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Virtual Reality Gets Standardized and Teams Continues to Grow: Tech Predictions for 2022

It's that time of year again to make some bold proclamations on what our tech future has in store for us.

Over about the last ten years or so, it has become something of a tradition for me to use some of my final blog posts of the year to make Tech predictions about what we might see in the coming year. I’ve always made it a point not to take these predictions too seriously, but at the same time I have always tried to give you my honest opinion about things that I see happening over the next year.

As I make these Tech predictions, I always adhere to two main rules. First, I tried to stay away from making any prediction that is super obvious. Second, I try to avoid repeating the same predictions that all of the other industry analysts are making. The end result is that my year-end predictions are usually a little bit off the wall, and I have a mixed track record with regard to the accuracy of my predictions. Even so, I call them like I see them.

So with that said, here are my predictions for 2022.

VR / AR Manufacturers Begin to Standardize Devices
Right now there are countless VR and AR headsets available in the market ranging from low end consumer devices to insanely expensive devices that are geared toward the enterprise.

While I think that there will always be base models and high-end models available, I think that over the next year we are going to start to see more standardization among devices than what we have seen in the past. The reason why I say this is fairly simple. In 2021 Facebook, Microsoft, and others have made major investments in the metaverse. Prior to that, VR technology was beginning to stagnate. After all, the Microsoft mixed reality portal had not seen a new feature in a couple of years.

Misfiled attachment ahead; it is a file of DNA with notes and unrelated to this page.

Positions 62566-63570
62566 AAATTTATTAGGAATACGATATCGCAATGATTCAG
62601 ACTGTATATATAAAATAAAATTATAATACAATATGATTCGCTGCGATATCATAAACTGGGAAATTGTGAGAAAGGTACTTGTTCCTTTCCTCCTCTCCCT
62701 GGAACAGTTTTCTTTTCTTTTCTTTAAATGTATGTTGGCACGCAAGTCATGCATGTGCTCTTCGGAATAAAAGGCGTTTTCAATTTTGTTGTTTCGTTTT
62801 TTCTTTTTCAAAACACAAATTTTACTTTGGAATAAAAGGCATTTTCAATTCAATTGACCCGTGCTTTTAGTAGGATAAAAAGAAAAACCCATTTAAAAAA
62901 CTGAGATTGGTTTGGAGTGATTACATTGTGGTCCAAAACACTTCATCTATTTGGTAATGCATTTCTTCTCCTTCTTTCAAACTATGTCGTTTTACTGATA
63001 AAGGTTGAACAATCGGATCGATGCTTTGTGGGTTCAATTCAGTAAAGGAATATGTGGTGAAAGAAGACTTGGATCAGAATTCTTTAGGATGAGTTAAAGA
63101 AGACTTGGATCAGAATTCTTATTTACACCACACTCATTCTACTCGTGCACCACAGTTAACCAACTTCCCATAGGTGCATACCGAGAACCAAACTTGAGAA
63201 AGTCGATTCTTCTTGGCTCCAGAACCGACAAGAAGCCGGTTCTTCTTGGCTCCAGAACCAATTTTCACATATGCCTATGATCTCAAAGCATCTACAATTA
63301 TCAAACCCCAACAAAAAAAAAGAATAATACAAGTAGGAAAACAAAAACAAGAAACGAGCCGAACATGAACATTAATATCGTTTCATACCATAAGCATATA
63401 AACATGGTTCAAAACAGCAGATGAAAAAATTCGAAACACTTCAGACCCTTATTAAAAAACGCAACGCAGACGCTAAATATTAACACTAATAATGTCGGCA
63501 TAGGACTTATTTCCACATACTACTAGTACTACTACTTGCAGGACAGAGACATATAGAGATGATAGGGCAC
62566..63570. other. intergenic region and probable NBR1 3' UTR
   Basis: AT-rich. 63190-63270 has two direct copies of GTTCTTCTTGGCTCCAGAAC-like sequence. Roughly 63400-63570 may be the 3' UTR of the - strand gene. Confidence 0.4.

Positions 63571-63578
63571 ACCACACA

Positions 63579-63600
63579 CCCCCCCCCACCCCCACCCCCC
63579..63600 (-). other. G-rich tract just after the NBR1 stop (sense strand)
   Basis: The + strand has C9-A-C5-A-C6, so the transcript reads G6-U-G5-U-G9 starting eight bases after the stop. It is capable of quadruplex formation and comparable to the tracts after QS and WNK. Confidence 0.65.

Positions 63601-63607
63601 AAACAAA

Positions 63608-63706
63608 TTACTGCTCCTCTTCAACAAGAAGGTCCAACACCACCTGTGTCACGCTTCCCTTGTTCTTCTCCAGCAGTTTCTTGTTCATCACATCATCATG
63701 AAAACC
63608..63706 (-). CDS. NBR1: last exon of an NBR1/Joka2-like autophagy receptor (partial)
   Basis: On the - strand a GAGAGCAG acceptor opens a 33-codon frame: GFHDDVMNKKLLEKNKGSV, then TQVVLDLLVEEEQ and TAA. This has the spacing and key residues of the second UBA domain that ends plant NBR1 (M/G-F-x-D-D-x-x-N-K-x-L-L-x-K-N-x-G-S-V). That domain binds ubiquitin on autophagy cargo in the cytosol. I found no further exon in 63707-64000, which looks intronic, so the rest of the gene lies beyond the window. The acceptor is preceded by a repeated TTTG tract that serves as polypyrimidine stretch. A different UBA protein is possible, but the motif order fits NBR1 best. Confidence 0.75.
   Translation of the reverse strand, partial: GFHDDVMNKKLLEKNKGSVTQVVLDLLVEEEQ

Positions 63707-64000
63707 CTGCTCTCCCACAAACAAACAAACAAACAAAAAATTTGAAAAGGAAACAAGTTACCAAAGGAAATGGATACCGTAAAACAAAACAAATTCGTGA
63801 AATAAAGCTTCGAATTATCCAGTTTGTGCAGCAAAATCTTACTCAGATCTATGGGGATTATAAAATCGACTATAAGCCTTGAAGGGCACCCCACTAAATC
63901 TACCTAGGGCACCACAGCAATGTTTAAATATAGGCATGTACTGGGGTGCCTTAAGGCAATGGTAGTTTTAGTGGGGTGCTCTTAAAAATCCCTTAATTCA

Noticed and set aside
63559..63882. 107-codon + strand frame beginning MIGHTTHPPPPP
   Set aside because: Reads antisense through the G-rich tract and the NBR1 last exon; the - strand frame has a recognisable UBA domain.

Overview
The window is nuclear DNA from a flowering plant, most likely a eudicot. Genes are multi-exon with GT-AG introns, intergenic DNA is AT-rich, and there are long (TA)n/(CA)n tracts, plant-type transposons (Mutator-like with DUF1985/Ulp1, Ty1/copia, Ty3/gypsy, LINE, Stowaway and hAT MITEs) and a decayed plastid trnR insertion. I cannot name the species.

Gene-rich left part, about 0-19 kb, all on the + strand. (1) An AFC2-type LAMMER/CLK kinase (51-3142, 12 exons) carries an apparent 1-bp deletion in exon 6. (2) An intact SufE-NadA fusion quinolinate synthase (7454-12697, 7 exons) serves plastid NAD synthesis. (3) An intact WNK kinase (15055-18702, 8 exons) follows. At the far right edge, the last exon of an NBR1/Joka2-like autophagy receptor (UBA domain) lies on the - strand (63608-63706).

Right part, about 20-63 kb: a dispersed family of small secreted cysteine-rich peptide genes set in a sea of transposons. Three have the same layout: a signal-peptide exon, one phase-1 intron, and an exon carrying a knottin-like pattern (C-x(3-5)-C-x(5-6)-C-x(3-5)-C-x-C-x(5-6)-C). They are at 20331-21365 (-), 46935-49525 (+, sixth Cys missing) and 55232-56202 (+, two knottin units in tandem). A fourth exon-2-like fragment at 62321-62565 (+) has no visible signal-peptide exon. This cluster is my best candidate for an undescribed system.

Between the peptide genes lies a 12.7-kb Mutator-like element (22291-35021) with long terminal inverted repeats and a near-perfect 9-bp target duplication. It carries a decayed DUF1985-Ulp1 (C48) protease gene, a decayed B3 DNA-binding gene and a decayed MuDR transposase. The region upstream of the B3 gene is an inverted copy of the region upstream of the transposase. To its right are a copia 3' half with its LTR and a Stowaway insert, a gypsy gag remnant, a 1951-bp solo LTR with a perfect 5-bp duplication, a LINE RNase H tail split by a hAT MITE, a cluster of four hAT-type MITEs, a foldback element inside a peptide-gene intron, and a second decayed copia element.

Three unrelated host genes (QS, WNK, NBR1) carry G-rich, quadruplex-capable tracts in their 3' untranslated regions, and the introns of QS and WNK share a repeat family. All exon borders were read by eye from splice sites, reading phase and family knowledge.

Headset manufacturers know that these major investments in the metaverse are likely to be a cash cow for them, and are going to do whatever it takes to position there headsets to take full advantage of these new offerings. This is inevitably going to drive standardization.

Teams Morphs into Some Kind of Super Application
Earlier this year, I predicted that Microsoft Teams might eventually replace Outlook. While I still think that that prediction will eventually come to pass, I actually think that Microsoft has even bigger plans for Teams. Microsoft has already begun integrating Fluid Framework components into Teams, and that’s going to allow Teams users to be able to collaborate in ways that they haven’t been able to in the past. My guess is that it will take some time, but Microsoft will eventually add full-blown document authoring, editing and collaboration capabilities to Teams. It’s hard to say with this will actually look like, but I envision users being able to collaborate on Word and Excel documents in real time, without ever having to leave Teams.

Hardware Vendors Focus on Firmware
Another trend that I think we are probably going to see in 2022’s hardware vendors focusing on improving existing products through a series of major firmware updates. Now obviously firmware updates are nothing new. The vast majority of IT hardware vendors release firmware updates from time to time. However, I think that these updates are going to be handled a little bit differently at some point in the coming year. Let me explain.